“He who has ears to hear, let him hear! For the woman whom ye see is the great city, which reignest over the kings of the earth. Come forth, my people, out of her, that he have no fellowship with her sins! For her sins have reached even unto Heaven, and God has remembered her iniquities!
“Woe, woe, the great city, Babylon, the strong city! For in one hour is thy judgment come! In one hour shalt thou be made desolate. Rejoice over her, thou heaven, and ye saints, and ye apostles, for God will judge your judgment on her. And a strong angel takes up a stone and casts it into the sea, saying, ‘Thus with a mighty fall, shall Babylon the great city be cast down, and shall be found no more at all!’
“He who has ears to hear, let him hear! The woman who is called Babylon, the Mother of the Abominations of the Earth, wanders as a blazing brand through Metropolis. No wall and no gate bids her halt. No tie is sacred. An oath turns to mockery before her. Her smile is the last seduction. Blasphemy is her dance. She is the flame which says, ‘God is very wrath.’ Woe unto the city in which she shall appear!”
Freder bent across to Jan. “Of whom is he speaking?” he asked, with strangely cold lips. “Is he speaking of a person? Of a woman?” He saw that the brow of his friend was covered with sweat.
“He is speaking of her,” said Jan, as though he were speaking with paralyzed tongue.
“Of her… don’t you know her?”
“I don’t know,” said Freder, “whom you mean.” And his tongue, too, was heavy, and as though made of clay.
Jan gave no answer. He had hunched up his shoulders as though he were bitterly cold. Bewildered and undecided, he listened to the intermediate rolling of the organ.
“Let us go!” he said tonelessly, turning around. Freder followed him. They left the cathedral. They walked along together in silence for a long time. Jan seemed to have a destination of which Freder did not know. He did not ask. He waited. He was thinking of his dream and of the monk’s words.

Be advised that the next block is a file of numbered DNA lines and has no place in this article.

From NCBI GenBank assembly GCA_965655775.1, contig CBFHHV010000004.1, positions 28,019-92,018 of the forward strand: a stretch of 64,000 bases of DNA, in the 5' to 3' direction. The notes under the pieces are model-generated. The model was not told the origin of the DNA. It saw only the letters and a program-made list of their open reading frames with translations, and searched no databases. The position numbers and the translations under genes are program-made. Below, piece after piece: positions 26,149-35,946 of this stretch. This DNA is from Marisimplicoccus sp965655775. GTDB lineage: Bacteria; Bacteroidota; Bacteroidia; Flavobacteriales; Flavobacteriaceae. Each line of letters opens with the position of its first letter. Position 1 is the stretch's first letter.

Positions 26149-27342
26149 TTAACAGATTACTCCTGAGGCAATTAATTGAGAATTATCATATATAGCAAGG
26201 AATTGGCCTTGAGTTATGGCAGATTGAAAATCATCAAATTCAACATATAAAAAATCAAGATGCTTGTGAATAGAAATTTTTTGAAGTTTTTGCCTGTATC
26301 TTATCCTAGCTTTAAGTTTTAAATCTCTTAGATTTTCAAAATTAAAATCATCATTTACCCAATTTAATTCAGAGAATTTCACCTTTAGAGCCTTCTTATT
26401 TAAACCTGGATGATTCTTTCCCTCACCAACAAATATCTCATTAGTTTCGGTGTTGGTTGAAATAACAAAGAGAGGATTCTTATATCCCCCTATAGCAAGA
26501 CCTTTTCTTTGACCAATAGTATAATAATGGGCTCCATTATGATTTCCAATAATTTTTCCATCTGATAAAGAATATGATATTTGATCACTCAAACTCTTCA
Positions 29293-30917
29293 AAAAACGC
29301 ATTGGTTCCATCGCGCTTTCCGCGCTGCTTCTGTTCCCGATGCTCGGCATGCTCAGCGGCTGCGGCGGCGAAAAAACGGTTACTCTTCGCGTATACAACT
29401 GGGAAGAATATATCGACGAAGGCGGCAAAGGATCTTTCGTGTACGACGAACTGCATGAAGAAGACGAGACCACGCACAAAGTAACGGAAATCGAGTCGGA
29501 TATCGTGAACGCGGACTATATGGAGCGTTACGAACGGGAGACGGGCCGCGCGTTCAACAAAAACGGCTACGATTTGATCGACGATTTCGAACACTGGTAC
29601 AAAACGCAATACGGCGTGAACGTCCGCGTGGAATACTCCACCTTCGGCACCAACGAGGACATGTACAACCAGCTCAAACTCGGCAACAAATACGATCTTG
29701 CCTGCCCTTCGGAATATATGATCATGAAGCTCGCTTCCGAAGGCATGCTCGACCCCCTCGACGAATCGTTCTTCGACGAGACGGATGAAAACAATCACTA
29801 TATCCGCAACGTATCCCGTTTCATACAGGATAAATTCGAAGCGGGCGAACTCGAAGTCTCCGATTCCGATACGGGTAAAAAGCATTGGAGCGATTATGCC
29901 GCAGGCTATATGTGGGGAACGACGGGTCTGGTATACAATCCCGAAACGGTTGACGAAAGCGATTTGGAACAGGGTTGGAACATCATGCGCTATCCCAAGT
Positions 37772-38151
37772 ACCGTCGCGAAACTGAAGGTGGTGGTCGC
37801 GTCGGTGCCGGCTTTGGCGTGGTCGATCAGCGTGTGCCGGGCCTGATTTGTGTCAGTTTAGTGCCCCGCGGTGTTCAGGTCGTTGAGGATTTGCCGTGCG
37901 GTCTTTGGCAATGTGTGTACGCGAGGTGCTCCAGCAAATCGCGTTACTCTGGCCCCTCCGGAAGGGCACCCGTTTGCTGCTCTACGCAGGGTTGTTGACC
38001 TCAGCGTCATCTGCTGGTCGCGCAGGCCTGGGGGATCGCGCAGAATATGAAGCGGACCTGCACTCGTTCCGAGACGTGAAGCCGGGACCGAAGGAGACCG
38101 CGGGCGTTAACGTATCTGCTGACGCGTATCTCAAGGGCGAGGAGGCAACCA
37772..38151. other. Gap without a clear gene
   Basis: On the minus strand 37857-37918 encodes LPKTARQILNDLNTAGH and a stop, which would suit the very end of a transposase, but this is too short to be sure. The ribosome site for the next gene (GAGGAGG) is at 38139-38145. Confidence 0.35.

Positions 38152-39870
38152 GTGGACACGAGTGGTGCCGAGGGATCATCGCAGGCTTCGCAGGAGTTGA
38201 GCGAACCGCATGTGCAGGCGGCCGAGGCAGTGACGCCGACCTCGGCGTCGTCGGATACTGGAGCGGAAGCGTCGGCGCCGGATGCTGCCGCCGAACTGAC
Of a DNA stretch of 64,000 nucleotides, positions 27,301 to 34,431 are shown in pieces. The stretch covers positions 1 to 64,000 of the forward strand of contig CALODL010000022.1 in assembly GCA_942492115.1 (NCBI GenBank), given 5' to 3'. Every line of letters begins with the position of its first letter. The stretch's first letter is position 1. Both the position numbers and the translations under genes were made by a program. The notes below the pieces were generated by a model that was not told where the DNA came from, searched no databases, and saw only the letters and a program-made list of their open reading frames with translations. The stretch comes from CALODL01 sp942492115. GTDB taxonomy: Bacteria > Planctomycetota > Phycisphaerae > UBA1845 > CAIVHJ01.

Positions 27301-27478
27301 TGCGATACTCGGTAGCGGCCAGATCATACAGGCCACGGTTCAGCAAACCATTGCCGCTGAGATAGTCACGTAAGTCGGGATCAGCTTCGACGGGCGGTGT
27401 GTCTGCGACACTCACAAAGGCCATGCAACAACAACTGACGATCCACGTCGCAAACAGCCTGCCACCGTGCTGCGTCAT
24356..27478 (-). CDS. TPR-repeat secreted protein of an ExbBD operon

At last Jan opened his mouth, but he did not look at Freder; he spoke into space. “You do not know who she is, but nobody knows. She was suddenly there, as a fire breaks out. No one can say who fanned the flame, but there it is, and now everything is ablaze.”
“Yes. A woman. Perhaps a maid, too. I don’t know. It is inconceivable that this being would give herself to a man. Can you imagine the marriage of ice? Or if she were to do so, then she would raise herself up from the man’s arms, bright and cool, in the awful, eternal virginity of the soulless.”
He raised his hand and seized his throat. He tugged something away from him which was not there. He was looking at a house which lay opposite him, on the other side of the street, with a gaze of superstitious hostility, which made his hands run cold.
“What is the matter with you?” asked Freder. There was nothing remarkable about this house, except that it lay next to Rotwang’s house.
“Hush!” answered Jan, clasping his fingers around Freder’s wrist.
“Are you mad?” Freder stared at his friend. “Do you think that the house can hear us across this infernal street?”
“It hears us!” said Jan, with an obstinate expression. “It hears us! You think it is a house just like any other? You’re wrong. It began in this house.”